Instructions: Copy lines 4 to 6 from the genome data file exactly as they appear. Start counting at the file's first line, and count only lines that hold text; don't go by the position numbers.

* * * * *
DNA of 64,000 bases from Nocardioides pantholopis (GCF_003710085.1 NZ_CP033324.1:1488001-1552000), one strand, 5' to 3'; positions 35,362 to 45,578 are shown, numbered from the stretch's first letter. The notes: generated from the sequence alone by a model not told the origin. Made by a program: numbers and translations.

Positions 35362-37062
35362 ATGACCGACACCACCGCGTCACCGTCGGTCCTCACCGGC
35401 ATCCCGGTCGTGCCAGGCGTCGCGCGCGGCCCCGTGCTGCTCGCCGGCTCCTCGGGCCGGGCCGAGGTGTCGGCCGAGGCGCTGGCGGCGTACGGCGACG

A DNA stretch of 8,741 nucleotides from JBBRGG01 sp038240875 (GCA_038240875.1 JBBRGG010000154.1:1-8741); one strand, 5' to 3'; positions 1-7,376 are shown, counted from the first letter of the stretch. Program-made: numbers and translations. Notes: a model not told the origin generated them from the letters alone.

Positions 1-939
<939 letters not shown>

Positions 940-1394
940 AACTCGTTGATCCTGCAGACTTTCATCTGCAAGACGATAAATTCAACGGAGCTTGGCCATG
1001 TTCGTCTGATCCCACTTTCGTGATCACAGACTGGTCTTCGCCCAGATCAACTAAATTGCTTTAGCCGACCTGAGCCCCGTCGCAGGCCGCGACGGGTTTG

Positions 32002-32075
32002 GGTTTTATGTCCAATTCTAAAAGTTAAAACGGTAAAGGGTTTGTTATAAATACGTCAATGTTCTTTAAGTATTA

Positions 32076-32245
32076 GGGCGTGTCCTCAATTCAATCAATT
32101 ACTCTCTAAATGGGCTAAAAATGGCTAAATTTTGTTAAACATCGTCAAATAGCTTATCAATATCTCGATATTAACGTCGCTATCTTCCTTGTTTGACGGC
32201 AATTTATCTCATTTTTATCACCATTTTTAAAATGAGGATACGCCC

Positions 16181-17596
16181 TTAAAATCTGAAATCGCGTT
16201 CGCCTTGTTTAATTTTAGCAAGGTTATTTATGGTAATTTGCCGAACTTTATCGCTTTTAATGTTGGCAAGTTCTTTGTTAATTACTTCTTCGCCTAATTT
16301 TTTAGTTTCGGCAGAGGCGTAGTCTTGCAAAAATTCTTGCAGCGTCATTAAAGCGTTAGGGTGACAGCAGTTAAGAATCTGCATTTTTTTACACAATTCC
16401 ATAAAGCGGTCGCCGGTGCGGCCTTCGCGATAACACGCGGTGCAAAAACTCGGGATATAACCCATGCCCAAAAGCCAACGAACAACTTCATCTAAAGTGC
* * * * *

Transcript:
35401 ATCCCGGTCGTGCCAGGCGTCGCGCGCGGCCCCGTGCTGCTCGCCGGCTCCTCGGGCCGGGCCGAGGTGTCGGCCGAGGCGCTGGCGGCGTACGGCGACG

A DNA stretch of 8,741 nucleotides from JBBRGG01 sp038240875 (GCA_038240875.1 JBBRGG010000154.1:1-8741); one strand, 5' to 3'; positions 1-7,376 are shown, counted from the first letter of the stretch. Program-made: numbers and translations. Notes: a model not told the origin generated them from the letters alone.

Positions 1-939